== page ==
This isn’t OpenAI’s first rodeo. GPT-3, the company’s deep learning language model, was released as an API in 2020 and was quickly adopted by third parties. GPT-3 is now used by dozens of companies and organizations including Copysmith and MessageBird. Microsoft acquired a license to use the GPT-3 model for Microsoft Power Apps and the Azure OpenAI Service.

Luke Miller, product manager at OpenAI, says the company learned valuable lessons from GPT-3’s rollout. “Each deployment teaches us more about safety, engineering, and, ultimately, how our technology can create value in the world,” says Miller. “Since releasing the GPT-3 API, we’ve made a number of improvements to our safeguards. For example, we announced an updated moderation endpoint in August and we’re continuing to find ways we can improve.”

CALA’s experience with the DALL-E API hints ease of use will prove the key driver of the API’s adoption once it’s made available to the public. Wyatt says his company’s engineers put the API to use in just a few weeks.

“We sort of did some high-res concepting that we passed off to [OpenAI] for feedback about eight weeks ago. Then the total build and polish was less than a month,” says Wyatt. “I could see this being a meaningful integration in a multitude of different products.”

CALA's generative AI tool offering input options that will generate AI fashion suggestions. CALA’s use of the DALL-E API is different from the tool found on DALL·E’s own website.CALA

In fact, the flood of tools based on DALL-E has already begun. Shutterstock, a service which offers stock photos, images, and videos, plans to implement the DALL-E API “in the coming months.” Shutterstock paired this announcement with a framework to compensate artists on the platform when their work is used to train AI models. Microsoft is bringing DALL-E to its Azure OpenAI Service, too, though access is currently invite-only.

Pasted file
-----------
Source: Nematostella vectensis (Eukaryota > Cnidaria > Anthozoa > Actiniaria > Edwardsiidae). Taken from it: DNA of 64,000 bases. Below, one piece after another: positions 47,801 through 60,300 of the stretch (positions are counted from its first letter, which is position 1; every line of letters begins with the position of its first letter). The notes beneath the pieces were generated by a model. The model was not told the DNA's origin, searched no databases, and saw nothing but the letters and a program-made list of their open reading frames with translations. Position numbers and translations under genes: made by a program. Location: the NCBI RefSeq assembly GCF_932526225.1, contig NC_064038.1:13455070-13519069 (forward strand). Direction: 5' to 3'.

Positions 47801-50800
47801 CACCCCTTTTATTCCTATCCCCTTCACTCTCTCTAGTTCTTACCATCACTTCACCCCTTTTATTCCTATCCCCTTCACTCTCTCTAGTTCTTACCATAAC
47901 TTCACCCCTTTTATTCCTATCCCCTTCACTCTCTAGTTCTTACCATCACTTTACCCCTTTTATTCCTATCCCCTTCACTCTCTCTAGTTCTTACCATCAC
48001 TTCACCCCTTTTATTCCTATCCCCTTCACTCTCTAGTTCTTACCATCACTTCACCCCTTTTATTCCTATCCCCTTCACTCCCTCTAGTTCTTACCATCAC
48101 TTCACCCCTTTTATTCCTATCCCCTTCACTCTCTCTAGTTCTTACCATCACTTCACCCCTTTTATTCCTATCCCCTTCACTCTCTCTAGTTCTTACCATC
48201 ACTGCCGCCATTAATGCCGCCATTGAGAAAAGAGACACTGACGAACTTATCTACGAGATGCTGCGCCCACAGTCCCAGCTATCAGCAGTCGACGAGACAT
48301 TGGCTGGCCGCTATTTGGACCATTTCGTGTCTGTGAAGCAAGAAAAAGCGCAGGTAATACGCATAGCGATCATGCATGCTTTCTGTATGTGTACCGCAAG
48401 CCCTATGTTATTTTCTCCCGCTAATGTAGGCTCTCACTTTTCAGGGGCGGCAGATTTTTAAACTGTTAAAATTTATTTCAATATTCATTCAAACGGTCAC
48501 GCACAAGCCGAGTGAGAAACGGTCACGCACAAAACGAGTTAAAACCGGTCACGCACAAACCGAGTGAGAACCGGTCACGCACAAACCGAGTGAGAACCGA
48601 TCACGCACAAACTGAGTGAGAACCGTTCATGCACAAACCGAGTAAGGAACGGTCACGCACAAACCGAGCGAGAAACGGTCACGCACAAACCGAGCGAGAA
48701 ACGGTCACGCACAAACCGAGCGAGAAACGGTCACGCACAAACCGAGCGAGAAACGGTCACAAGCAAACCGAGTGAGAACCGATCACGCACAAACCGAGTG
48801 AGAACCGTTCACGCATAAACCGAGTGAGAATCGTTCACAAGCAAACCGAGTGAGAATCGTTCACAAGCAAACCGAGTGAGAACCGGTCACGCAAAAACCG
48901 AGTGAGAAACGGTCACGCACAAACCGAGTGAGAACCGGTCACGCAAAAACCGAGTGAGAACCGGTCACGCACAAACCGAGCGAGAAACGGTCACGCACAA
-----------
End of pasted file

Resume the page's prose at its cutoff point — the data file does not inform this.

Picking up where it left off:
“We’ve always felt the future, especially within fashion, is kind of moving towards AI-powered design and automated production,” says Wyatt. “We just thought it was going to be, you know, five years from now. Over the last six months, just seeing the amount of progress...[we] think there’s just going to be tremendous innovation over the next couple of years.”

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Will AI Steal Submarines’ Stealth?

Better detection will make the oceans transparent—and perhaps doom mutually assured destruction

11 min read
A photo of a submarine in the water under a partly cloudy sky.

The Virginia-class fast attack submarine USS Virginia cruises through the Mediterranean in 2010. Back then, it could effectively disappear just by diving.

U.S. Navy

Submarines are valued primarily for their ability to hide. The assurance that submarines would likely survive the first missile strike in a nuclear war and thus be able to respond by launching missiles in a second strike is key to the strategy of deterrence known as mutually assured destruction. Any new technology that might render the oceans effectively transparent, making it trivial to spot lurking submarines, could thus undermine the peace of the world. For nearly a century, naval engineers have striven to develop ever-faster, ever-quieter submarines. But they have worked just as hard at advancing a wide array of radar, sonar, and other technologies designed to detect, target, and eliminate enemy submarines.

The balance seemed to turn with the emergence of nuclear-powered submarines in the early 1960s. In a 2015 study for the Center for Strategic and Budgetary Assessment, Bryan Clark, a naval specialist now at the Hudson Institute, noted that the ability of these boats to remain submerged for long periods of time made them “nearly impossible to find with radar and active sonar.” But even these stealthy submarines produce subtle, very-low-frequency noises that can be picked up from far away by networks of acoustic hydrophone arrays mounted to the seafloor.